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The Eye Of God
 
 

The Eye Of God [Kindle Edition]

Valerie Bird
4.5 out of 5 stars  See all reviews (6 customer reviews)

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Product Description

Product Description

‘Fate is an artful dodger. Whatever you believe of gods and destiny and all that crap, fate steps out to slip signals, pull points, shift tracks to take you on a route so bizarre, it makes you stare at the stars and scuff your feet.’

Was she to blame? Jack needed help, but then so did she. Going up the hill to find the well, looking down into its depths was his idea. His mother’s wrath and jealousy, his weakness when blood was split instead of water; could it ever make for a happy ending? If only she’d used those skates, just that once, to get away from Jack; leave him to his bucket and fish.

Product details

  • Format: Kindle Edition
  • File Size: 159 KB
  • Print Length: 68 pages
  • Simultaneous Device Usage: Unlimited
  • Sold by: Amazon Media EU S.à r.l.
  • Language: English
  • ASIN: B008OX0N7U
  • Text-to-Speech: Enabled
  • X-Ray:
  • Average Customer Review: 4.5 out of 5 stars  See all reviews (6 customer reviews)
  • Amazon Bestsellers Rank: #551,504 Paid in Kindle Store (See Top 100 Paid in Kindle Store)
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More About the Author

Since completing an MA in Creative Writing with Distinction from Southampton University for which I wrote 'The Eye of God', now published as an eBook, I have had three short stories published; in The New Writer, in Staple Magazine and in a Cinnamon Press anthology, 'Exposure'. I have had poems commissioned and published in two anthologies by Michael and Peter Benton. More recently two of my poems were chosen for anthologies published by United Press. 'A Retrospective' was taken up by my agent and is published as an eBook. 'Angel Child' is to follow.

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Customer Reviews

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Most Helpful Customer Reviews
1 of 1 people found the following review helpful
5.0 out of 5 stars ...a perfect novella 24 May 2013
Format:Kindle Edition|Verified Purchase
The nursery rhyme is timeless, but the way this old Scandinavian tale is woven into this novella is nothing short of remarkable. The work is full of symbolism and shot through with the cutting irony of the lot of a woman in a time when 'feminism' itself was born, although that fact is completely invisible. The nursery rhyme is a wonderful vehicle for story. Often these strange and rather random narratives are a simple mechanism for a kind of child centred social education. They are also often very old mysteries, shrouded in forgotten meanings and twists; in fact the very essence of 'the eye of god' whether written or perceived. And that is what is most intriguing about this novella. It is written in a way that is broad and open. Like a huge canvass where the reader can join with the writer in a wondrous connection of imaginings that are unforced and allowed to waft around as we are transported across this strange scene of time, place and social intrigue. Valerie Bird has the gift of 'unsaying' which is a device in which what is not written becomes more important than what is. Perhaps Herta Muller is the best exponent of this art, and at times I felt I was back in the milieu of 'The Passport'. My only criticism, and it is just one, is that I would have preferred the luxury of a weighty right hand when reading this, instead of the reality that it would all be over by tea time.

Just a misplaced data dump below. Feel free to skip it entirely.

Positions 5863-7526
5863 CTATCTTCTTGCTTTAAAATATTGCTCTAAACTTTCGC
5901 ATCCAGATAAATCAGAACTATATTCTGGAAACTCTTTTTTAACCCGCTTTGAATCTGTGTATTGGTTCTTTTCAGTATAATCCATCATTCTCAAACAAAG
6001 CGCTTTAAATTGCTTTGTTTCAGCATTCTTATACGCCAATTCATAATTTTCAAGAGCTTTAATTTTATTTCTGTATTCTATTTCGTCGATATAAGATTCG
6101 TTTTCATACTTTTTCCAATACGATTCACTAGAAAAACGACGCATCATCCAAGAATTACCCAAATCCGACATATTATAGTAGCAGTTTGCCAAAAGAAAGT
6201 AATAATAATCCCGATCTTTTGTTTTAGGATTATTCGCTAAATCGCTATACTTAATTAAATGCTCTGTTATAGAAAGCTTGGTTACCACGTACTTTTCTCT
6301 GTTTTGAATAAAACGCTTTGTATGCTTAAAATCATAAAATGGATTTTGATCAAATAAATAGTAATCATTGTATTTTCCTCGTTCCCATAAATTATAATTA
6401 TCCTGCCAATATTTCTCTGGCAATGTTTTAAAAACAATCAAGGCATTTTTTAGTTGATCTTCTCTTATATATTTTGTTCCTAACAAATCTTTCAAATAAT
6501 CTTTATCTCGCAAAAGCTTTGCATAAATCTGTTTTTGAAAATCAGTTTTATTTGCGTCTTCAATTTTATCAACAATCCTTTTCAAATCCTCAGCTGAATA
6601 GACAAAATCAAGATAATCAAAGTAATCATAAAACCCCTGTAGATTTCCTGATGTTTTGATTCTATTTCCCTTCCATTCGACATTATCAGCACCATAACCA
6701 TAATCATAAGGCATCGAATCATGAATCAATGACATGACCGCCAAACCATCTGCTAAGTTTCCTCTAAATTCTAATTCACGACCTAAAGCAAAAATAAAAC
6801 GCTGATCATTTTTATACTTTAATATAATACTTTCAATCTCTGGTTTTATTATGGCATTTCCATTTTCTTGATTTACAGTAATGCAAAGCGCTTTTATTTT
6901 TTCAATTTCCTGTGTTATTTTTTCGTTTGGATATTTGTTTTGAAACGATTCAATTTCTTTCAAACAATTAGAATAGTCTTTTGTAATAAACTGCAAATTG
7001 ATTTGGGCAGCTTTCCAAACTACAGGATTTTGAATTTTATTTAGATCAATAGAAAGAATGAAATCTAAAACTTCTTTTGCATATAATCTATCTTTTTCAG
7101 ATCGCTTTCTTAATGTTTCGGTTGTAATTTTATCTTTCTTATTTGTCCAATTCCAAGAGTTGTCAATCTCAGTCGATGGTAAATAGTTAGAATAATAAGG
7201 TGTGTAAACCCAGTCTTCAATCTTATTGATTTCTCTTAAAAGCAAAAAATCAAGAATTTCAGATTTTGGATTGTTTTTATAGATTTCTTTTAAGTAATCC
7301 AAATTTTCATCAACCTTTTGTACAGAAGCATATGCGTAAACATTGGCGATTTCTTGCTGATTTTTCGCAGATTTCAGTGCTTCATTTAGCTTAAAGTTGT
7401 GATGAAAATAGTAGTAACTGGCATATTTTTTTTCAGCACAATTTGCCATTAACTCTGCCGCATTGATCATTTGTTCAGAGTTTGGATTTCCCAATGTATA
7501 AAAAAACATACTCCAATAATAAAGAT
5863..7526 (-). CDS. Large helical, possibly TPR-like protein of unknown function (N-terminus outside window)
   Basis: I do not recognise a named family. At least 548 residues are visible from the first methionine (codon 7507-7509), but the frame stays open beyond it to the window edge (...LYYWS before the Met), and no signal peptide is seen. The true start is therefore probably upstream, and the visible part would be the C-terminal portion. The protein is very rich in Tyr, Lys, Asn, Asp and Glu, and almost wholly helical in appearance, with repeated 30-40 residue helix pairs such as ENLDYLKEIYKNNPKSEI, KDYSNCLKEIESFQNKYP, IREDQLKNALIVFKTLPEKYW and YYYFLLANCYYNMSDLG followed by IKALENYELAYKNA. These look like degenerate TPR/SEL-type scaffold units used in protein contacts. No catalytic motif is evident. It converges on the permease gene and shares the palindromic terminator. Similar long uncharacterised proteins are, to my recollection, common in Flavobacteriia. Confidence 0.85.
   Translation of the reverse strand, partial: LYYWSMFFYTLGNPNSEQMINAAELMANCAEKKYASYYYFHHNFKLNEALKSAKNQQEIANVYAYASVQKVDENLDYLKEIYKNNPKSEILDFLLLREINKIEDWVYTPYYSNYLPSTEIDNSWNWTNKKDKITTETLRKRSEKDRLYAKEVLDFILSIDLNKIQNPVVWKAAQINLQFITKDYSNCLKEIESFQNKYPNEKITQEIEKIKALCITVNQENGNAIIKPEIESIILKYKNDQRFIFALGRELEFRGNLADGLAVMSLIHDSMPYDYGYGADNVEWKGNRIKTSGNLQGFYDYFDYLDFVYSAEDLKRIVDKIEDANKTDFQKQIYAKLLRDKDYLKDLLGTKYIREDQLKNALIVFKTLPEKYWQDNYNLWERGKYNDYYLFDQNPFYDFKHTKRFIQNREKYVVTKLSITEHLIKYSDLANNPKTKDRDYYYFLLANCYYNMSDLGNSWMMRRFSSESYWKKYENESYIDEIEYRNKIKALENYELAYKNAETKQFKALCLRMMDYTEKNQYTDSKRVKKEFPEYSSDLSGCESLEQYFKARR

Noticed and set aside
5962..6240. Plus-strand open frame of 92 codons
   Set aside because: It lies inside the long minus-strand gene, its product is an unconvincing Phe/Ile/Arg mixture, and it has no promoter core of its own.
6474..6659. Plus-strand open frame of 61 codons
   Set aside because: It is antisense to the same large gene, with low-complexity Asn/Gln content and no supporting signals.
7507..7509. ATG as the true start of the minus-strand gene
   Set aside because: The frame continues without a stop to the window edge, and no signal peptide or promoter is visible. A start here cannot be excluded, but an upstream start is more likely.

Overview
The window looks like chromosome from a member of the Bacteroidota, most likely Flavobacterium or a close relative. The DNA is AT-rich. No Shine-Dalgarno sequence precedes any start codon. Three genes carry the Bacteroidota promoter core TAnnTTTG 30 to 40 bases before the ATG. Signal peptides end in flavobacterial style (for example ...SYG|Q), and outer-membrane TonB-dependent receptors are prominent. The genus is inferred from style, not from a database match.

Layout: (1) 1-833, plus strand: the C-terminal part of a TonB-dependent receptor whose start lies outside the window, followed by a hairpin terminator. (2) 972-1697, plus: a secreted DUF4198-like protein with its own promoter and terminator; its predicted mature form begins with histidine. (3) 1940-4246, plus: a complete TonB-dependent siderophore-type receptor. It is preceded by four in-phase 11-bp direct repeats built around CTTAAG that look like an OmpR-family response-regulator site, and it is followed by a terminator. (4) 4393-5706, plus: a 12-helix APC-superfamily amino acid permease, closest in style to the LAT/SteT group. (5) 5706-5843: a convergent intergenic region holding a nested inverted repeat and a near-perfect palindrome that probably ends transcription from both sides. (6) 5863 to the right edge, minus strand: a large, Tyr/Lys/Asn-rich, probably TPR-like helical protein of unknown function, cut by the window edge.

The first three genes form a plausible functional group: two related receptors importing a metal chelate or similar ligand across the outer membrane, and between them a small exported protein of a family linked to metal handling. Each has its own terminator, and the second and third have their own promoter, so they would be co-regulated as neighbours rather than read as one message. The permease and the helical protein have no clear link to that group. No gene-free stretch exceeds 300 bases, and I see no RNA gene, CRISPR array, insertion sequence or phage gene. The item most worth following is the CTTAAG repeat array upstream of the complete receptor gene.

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1 of 1 people found the following review helpful
5.0 out of 5 stars Powerful and imaginative 10 Mar 2013
Format:Kindle Edition
A thoroughly enjoyable and thought-provoking novella, strikingly written with a strong visual sense and dynamic descriptions. Deserves to be widely read.
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1 of 1 people found the following review helpful
4.0 out of 5 stars Elegant and Atmospheric 8 Mar 2013
Format:Kindle Edition
This elegant and atmospheric novella examines the deep hurts and betrayals of childhood, the enduring power of myth and the vexed question of trust between the genders. Although almost every character rejects the concept of love - with the one exception of a romanticised ideal, unsustainable and hollow - it is love which informs all the actions taken, all the wounds inflicted and all the redemptions attempted.

Using the structure of a familiar nursery rhyme, the writer explores the question of blame and how it is imposed (invariably upon women), telling a tale both modern and timeless.

A fearless gaze, a warm heart and a scholarly precision combine to make this a compelling read which lingers in the mind.
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